Op-Ed: We’ve learned to thank those who serve, whether it’s in war or during a pandemic

 A Vietnam veteran traces a name on the Vietnam Veterans Memorial
A Vietnam veteran traces one of the nearly 60,000 names on the Vietnam Veterans Memorial.
(Christine Cotter / Los Angeles Times)

In the waning days of April, the number of people who died from COVID-19 in the United States surpassed the tally of those killed in the Vietnam War. The nation has been stunned by the many who have died in this pandemic.

We think of them today, Memorial Day, as we pause to remember and grieve for the nearly 60,000 U.S. service members who died in Vietnam — and the hundreds of thousands of other Americans who gave their lives in other wars.

As the COVID-19 death count continues to mount, it has had a cumulative and numbing effect, much like the counting of war dead. Individual cases disappear into the whole. The focus is on the number, not our fellow citizens.

Many news outlets, including the Los Angeles Times, have sought to put a human face on the COVID-19 tragedy, publishing profiles of some of the deceased, reminding the world what they had done with their lives and what remained for them to do. The remembrances sometimes include heartrending stories of the many family members and friends who were unable to be with their loved ones at the end because of coronavirus-related restrictions.


Just as the COVID-19 dead have likely been undercounted, so have the U.S. military dead in Vietnam. The official number fails to include the many veterans who died after the war as a result of lingering medical and emotional conditions.

And such tallies often don’t acknowledge that as many as 3 million Vietnamese died in that war.

Now, the American generation that suffered most in Vietnam is the most vulnerable to the coronavirus.

If COVID-19 disproportionately strikes the elderly and the vulnerable, the Vietnam War disproportionately killed the young and the vital. More than 60% of the names on the Vietnam Memorial belong to those who were 22 or younger when they died. Members of that once-young baby boomer generation are now senior citizens.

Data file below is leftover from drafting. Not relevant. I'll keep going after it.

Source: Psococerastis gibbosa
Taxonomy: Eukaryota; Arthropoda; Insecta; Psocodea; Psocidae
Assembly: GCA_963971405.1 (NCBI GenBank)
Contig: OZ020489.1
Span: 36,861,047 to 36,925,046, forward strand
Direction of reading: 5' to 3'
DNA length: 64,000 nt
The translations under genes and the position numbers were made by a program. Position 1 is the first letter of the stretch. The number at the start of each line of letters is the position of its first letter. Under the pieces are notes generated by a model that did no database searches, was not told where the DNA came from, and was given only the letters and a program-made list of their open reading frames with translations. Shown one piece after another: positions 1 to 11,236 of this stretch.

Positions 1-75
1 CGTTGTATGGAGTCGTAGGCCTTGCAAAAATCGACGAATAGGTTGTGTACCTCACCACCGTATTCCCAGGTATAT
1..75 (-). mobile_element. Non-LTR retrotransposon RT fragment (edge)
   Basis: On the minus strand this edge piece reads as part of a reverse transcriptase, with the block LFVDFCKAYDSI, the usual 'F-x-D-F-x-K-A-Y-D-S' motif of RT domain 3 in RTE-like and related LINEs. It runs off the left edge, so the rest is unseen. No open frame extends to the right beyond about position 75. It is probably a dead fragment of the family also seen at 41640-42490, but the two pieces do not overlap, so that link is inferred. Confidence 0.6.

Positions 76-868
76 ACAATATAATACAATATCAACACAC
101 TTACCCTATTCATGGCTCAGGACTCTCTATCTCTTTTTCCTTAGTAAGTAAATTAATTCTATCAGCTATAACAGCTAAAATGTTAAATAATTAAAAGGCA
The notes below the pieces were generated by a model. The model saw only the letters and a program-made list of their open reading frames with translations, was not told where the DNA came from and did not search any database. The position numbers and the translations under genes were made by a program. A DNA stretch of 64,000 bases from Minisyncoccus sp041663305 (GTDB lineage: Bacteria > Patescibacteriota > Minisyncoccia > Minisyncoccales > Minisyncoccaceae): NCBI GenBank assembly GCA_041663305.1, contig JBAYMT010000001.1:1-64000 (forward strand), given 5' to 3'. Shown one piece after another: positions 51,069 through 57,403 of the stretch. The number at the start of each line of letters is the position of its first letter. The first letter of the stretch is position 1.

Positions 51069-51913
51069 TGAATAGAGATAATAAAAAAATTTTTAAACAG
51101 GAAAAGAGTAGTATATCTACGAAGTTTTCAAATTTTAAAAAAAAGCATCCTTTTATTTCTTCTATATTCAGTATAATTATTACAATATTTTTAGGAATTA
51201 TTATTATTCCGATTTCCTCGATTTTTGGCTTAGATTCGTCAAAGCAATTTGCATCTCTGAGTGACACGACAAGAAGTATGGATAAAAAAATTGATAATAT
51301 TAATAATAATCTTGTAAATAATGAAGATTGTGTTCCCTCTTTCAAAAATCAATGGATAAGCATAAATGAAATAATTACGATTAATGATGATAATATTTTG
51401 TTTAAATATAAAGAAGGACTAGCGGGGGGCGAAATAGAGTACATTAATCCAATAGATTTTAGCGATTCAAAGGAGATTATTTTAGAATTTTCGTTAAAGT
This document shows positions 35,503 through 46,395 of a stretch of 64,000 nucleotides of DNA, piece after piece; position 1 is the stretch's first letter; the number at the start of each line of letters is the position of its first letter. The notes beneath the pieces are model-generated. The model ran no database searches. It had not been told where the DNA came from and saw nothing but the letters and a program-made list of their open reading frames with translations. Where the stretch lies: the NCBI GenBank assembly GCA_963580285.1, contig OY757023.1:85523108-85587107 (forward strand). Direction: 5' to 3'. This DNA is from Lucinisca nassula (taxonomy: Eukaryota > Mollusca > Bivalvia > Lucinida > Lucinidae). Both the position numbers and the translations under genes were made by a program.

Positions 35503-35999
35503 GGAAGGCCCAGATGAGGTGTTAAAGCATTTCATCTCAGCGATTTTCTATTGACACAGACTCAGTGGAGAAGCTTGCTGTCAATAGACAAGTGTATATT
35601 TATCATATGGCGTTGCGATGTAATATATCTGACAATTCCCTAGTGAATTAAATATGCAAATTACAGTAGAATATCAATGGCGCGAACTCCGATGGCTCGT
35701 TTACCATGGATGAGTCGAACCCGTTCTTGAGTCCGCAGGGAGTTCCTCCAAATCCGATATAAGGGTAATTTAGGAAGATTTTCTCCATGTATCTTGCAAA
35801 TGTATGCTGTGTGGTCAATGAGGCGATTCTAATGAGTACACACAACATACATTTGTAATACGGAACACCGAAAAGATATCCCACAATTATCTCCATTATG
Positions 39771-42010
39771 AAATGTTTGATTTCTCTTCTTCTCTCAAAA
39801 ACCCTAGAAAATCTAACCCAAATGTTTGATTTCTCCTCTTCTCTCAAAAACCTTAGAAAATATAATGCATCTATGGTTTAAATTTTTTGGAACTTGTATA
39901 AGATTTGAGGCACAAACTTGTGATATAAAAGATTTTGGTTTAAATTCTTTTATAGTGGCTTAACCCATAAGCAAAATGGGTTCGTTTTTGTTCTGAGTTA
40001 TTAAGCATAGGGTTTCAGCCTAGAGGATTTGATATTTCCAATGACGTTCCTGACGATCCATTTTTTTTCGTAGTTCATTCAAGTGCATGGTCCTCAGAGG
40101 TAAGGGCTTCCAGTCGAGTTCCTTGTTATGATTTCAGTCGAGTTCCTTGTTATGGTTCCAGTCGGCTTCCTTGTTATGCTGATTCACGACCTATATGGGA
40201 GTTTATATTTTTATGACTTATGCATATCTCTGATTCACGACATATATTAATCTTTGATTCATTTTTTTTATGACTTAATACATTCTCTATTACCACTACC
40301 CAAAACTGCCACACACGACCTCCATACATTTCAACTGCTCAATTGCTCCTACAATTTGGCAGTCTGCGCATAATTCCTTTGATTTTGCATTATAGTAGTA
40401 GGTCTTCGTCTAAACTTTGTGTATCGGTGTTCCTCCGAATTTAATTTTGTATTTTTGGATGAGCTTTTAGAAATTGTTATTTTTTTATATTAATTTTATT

The day before Saigon fell on April 30, 1975, the last two U.S. servicemen died in the Vietnam War. Two Marines, Charles McMahon of Woburn, Mass., and Darwin Judge of Marshalltown, Iowa, were killed in a rocket attack.

Darwin Judge was 19. He had been an Eagle Scout; a high school teacher described him as “rock stable.” Judge had arrived in Vietnam the month before he died.

Charles McMahon had been active in the Boys Club in Woburn where he excelled as a swimmer and taught and mentored young boys. In 1971, he was named the Woburn “Boy of the Year.” He was 21 and died 11 days after arriving in Vietnam.

Twelve Marshalltown natives, from age 19 to 39, died in Vietnam. Ten Woburn residents between the ages of 18 and 29 also died in the war. Had they lived, these 22 men would be among the most vulnerable to COVID-19.


The McMahon and Judge families had to delay saying farewell to their young sons. In the chaos of the U.S. withdrawal, the bodies of the two Marines were left behind. Their remains would not be repatriated for nearly a year.

Many observers have described the struggle against the pandemic as a “war.” The COVID-19 fight is not a war but a public health crisis, striking randomly. The Vietnam War was not random; it was the result of calculated choices.

The COVID-19 and Vietnam eras do share unfortunate similarities, including officials ignoring reports and warnings, and confidently insisting on their capacity to control events. Leaders in the 1960s also assured that we could wage the war without economic sacrifice, and today many insist that we can remain safe while enjoying economic and social freedom.

That war and this pandemic have each been marked by a pronounced inequitable sharing of the burden and the cost by the poor and by racial minorities. And in neither was there official national recognition of this or a pause for national mourning.


In both crises, unspoken politics, personal ambition and arrogance too often have framed public statements as well as military and public health strategy.

Then and now we have seen official optimism and an absence of candor regarding projections of what was to come: “It is over; we have won” echoes from Vietnam to 2020. In April, President Trump said there was “light at the end of the tunnel.” Gen. William Westmoreland reported seeing a similar light in Vietnam in 1967.

There is one lesson American citizens seem to have finally learned, between the Vietnam era and now: to thank in real time those who serve, whether it’s in war or during a pandemic. We need to do that today. And every day.

James Wright, a former Marine, is a historian and president emeritus of Dartmouth College. His most recent book is “Enduring Vietnam: An American Generation and its War.”